Posts Tagged ‘schedule’
Ever wonder what separates successful project teams from those that struggle or even fail outright? It’s a lot more than simply talent, energy and creativity. Without a solid enabling project infrastructure, even the best people can fail… or, at best, work needlessly hard in a project environment that fights them and saps them of their strength.
Learn how you can get the most out of your project team with the least amount of effort and frustration with these five key enablers… [Read more at my WORTH SHARING website.]
Edited: March 31st, 2017
In Part 1 of this series, The Sources of Project Bloat, I described how PM artifacts and processes typically accumulate over time and weigh down all of an organization’s projects. In this article, I’ll show you how you can determine whether your organization’s PM has become obese and devise a customized strategy to lose some PM weight.
Part 2: A Project Management Weight Loss Strategy
So how can you figure out if your organization is PM process-heavy and weighed down by too many PM artifacts? The PM Minimalist “Cut the Fat” Audit can help. It consists of three major activities:
- Inventory your active PM artifacts and processes.
- Conduct the “Is This Really Valuable?” Analysis and the “Fix It or Ditch It?” Survey.
- Develop your “Fix It or Ditch It” Recommendations.
Edited: March 2nd, 2011
In this two-part series, I’ll introduce you to The PM Minimalist “Cut the Fat” Audit. The goal of this audit is to uncover and eliminate the useless PM stuff that you and your organization might be doing — the stuff that swells up your projects for no good reason, wasting peoples’ time and weighing down those who are trying to create your project deliverables.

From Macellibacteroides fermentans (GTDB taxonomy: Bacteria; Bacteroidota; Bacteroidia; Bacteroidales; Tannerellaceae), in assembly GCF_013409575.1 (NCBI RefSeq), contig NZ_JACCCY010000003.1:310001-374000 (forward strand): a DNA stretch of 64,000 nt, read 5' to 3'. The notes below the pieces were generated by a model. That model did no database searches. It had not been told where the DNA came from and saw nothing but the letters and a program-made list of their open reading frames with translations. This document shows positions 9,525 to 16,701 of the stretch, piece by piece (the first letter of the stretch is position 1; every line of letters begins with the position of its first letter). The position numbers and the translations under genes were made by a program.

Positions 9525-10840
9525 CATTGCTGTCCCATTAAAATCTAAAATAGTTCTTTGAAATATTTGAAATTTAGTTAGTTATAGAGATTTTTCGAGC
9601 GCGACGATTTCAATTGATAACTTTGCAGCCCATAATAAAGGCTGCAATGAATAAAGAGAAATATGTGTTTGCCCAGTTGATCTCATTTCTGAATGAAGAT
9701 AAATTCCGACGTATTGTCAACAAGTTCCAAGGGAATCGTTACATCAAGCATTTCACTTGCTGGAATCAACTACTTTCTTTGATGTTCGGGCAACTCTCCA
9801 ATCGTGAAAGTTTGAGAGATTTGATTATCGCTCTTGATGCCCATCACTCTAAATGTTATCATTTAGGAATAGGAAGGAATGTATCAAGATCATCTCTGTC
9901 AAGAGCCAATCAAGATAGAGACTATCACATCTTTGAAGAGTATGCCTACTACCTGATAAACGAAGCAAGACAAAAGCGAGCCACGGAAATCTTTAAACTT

Part 1: The Sources of Project Management Bloat
PM bloating manifests primarily in two forms:
- Too many artifacts (i.e., schedules, worksheets, reports)
- Too much supervisory hovering
Edited: March 1st, 2011
This series of free online videos (also available on DVD) is designed to help you apply “just enough” project management (PM) to manage your projects effectively — without burdening your team (and you!) with a bunch of unnecessary PM administrivia. This series, along with the one-page reference, 10 Steps to Project Success, can be used as stand-alone basic PM training. It also serves as an in-depth introduction to the Book, The Project Management Minimalist.
Edited: June 3rd, 2010